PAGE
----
Robert Schindel’s 1992 novel Gebürtig is a great example of Kafka’s post-Shoah legacy, as this book shows Hermann Gebirtig, a Holocaust survivor and Viennese Jew returning from New York to Vienna, where he is to testify in a trial against Egger, a cruel guard of the KZ Ebensee. Gebirtig encounters numerous obstacles in Vienna and with the Austrian justice system, which works against him, in part reminiscent of Kafka’s Trial. There is a deep sense of distrust and paranoia as a result of the trauma of genocide, both on the part of the second generation of Holocaust survivors and non-Jewish Austrians.

Eva Revesz

Kafka’s Jewish Self-Hatred

My paper deals with the intersection of two varying though related strands of Kafka scholarship: first, Kafka’s own self-image as a Jew, specifically as a self-hating Jew, and second, his status as a prophet of the Holocaust. An inquiry into the reasons why Kafka’s reputation as a Holocaust prophet has all but dissolved fuels my paper. Why, I ask, has Kafka’s one-time status as a visionary of the Holocaust been repressed from more current scholarship? And why has this reading of Kafka been displaced by his supposed Jewish self-hatred in more recent criticism?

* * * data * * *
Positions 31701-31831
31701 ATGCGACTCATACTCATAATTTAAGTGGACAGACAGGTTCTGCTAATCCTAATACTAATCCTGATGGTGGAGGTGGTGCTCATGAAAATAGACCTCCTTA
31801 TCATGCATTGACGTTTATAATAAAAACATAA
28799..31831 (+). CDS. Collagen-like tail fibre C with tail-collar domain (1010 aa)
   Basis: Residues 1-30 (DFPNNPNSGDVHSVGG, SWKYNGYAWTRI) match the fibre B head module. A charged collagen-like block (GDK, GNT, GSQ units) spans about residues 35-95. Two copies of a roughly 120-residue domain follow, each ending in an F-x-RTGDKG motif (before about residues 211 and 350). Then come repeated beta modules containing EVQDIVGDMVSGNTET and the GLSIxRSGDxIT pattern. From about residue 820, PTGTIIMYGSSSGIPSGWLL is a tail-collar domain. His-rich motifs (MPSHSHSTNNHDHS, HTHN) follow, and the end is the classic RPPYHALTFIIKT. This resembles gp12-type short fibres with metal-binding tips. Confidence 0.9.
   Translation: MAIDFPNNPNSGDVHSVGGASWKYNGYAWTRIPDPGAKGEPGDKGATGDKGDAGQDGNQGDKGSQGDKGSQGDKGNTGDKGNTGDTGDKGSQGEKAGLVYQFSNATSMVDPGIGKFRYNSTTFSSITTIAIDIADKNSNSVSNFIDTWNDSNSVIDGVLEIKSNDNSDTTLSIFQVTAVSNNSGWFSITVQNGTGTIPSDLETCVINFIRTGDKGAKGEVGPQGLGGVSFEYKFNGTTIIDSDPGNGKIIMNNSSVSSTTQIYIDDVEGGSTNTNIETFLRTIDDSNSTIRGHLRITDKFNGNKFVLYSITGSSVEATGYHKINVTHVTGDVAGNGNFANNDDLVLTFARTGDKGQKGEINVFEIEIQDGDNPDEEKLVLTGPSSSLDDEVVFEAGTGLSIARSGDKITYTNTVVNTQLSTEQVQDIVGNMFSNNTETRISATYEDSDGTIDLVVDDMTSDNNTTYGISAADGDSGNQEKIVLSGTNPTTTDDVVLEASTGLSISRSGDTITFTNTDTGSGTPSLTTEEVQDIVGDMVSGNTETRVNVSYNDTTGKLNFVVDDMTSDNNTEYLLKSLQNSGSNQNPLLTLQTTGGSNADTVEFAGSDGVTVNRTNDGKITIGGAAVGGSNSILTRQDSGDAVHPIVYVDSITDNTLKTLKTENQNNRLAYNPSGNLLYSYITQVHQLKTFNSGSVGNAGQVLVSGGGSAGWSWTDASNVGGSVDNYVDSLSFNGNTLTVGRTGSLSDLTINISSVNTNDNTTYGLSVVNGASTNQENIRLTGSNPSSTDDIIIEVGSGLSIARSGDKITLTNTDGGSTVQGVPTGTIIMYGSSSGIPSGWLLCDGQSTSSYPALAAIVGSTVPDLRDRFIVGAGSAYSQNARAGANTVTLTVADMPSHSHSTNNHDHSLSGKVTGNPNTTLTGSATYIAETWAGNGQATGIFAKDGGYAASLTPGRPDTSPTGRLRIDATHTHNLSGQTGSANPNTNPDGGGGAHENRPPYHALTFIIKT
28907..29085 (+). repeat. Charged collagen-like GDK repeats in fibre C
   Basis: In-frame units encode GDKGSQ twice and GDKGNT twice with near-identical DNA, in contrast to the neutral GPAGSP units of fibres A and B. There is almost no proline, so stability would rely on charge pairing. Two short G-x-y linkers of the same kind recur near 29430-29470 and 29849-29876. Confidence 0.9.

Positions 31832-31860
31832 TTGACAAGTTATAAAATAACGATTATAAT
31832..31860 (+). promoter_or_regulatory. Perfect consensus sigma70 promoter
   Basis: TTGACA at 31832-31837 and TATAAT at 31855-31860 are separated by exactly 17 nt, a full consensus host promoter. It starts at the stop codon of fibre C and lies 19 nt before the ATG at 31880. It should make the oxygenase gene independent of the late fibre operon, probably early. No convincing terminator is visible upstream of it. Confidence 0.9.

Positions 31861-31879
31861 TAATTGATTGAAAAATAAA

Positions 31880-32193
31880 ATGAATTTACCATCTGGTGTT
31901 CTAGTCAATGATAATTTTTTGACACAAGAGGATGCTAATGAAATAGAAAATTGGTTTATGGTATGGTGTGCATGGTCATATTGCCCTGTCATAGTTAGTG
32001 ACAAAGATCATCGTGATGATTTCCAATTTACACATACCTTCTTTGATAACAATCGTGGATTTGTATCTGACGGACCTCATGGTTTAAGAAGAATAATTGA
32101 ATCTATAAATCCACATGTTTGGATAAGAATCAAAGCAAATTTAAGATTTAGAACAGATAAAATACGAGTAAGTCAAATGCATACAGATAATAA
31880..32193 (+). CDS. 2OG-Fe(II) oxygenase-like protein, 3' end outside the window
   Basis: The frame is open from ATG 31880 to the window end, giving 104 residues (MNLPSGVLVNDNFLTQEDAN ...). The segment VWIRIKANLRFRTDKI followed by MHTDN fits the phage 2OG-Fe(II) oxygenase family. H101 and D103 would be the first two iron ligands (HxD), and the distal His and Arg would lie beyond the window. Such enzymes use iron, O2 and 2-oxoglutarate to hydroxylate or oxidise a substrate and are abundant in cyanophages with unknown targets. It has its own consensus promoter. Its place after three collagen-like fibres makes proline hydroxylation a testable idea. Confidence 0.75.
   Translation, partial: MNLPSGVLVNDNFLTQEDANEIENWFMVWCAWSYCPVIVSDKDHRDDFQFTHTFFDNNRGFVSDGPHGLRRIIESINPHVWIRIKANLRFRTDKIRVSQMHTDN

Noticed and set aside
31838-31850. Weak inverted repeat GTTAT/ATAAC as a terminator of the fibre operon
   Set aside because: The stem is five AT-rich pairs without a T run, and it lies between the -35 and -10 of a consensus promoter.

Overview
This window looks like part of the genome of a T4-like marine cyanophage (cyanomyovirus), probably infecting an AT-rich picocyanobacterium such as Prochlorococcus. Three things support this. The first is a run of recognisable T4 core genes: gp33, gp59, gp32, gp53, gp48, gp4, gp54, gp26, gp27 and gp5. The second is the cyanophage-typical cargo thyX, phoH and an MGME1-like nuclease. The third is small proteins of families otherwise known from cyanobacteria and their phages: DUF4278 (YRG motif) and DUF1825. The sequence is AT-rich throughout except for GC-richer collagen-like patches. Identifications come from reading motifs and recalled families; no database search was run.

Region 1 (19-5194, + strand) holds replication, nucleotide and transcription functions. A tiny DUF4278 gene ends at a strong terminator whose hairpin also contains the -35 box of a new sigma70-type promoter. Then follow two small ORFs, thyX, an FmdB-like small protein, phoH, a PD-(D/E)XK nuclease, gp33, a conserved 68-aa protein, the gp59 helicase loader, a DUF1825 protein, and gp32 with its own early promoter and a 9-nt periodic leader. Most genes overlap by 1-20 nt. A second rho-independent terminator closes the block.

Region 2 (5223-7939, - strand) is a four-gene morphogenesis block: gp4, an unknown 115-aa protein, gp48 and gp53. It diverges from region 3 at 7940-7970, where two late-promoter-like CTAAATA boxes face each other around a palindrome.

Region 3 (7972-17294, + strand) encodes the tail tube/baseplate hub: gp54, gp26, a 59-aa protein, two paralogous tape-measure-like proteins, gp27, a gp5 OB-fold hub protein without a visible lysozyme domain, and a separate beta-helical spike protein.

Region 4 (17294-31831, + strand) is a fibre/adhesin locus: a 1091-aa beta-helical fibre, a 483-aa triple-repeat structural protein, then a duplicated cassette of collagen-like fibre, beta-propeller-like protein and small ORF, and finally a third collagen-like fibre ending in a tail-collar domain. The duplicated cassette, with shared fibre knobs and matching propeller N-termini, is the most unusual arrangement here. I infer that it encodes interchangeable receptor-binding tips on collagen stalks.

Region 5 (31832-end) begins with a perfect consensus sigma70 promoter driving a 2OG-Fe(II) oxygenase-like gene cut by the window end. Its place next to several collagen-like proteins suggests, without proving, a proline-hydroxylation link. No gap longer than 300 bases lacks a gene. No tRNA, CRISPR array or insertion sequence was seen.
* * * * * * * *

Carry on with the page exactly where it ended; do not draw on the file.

Saskia Ziolkowski

From Kafka to Primo Levi: Jewish Kafka in Italy

Using Primo Levi’s comments on his translation process of The Trial as a starting point, this paper investigates Kafka’s role as “Jewish author” in Italy. Levi commented on the similarities between the world depicted by Kafka and his own experiences as one reason why the editors linked him and the German-language author: this paper explores how Kafka influenced other authors who considered him an emblematic Jewish author before and after the Shoah (Natalia Ginzburg, for instance, cites Kafka as the only Jewish bourgeois author she knew of growing up), as well as offering a treatment of one aspect of the under-examined relations between Kafka and the Italian literary landscape.